Today was a classic example of my English literature brain clashing with my drama brain in an epic battle for dominance. I’m supposed to be writing a short essay for my next supervision meeting on the dramaturgical structure of The Changeling. Dramaturgy, by nature, involves using a play’s construction to make comments about how it might present in performance or, in the case of a particular production, commenting on the performance text as related to the scripted text. It’s therefore rather difficult to avoid the slippery slope that leads to close reading the text without attention to the performative possibilities it offers.
This happened to me today: there I was, merrily writing about editorial differences in scene assignments and lineation, and I got to over 2000 words before I realised that I had yet to say anything at all about how this might apply to a performance of the play. In fact, I hadn’t even considered how it might apply.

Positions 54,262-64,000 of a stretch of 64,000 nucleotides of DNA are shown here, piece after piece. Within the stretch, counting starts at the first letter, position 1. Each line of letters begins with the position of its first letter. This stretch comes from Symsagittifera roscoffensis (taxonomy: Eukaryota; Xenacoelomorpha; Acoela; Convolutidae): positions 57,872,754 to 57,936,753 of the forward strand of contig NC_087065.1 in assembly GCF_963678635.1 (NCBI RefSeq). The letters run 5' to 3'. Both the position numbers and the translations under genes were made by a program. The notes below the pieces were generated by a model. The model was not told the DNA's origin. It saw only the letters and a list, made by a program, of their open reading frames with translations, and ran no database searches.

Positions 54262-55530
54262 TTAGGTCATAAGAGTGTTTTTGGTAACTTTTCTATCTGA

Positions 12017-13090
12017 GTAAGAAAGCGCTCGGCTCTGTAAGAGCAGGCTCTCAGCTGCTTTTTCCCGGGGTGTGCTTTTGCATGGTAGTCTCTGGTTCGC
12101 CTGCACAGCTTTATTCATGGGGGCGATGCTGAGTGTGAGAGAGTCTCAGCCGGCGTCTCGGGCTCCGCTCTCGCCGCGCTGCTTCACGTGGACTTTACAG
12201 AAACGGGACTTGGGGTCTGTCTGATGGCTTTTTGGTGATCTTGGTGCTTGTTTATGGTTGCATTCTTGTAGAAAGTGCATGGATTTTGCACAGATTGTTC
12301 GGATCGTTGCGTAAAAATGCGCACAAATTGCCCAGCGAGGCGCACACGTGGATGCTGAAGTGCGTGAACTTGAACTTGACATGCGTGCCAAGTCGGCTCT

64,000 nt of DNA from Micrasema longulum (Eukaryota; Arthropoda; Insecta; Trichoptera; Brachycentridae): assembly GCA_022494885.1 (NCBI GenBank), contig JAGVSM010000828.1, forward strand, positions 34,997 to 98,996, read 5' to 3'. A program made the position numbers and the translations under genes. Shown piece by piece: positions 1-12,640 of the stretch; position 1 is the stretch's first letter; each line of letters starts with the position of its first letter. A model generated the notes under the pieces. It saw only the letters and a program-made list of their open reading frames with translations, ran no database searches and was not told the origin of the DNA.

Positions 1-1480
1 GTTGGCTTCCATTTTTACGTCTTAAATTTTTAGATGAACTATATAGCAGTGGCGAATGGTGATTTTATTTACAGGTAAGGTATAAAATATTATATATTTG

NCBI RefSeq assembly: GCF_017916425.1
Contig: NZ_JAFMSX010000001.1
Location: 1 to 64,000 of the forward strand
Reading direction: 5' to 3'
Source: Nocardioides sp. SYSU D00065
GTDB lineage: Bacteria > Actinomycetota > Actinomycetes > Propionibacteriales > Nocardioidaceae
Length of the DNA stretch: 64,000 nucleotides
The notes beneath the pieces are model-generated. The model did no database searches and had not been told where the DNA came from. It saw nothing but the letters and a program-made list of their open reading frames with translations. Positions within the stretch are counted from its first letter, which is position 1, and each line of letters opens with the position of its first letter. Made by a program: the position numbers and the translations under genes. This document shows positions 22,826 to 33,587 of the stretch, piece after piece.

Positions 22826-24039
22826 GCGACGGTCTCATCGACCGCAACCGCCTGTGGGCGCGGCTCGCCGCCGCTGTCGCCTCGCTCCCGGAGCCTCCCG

Fortunately, I didn’t have to ditch everything I’d written–I just had to assume a twentieth or twenty-first century, cast, creative team, and audience in order to make comments on the overarching structure of the play relevant to performance: actors working from cue scripts and without a director probably weren’t concerned about or even aware of the fact that the turning point, a crucial scene for De Flores and Beatrice-Joanna, falls smack in the centre of the play, for example.
Hopefully it all comes together…wish me luck!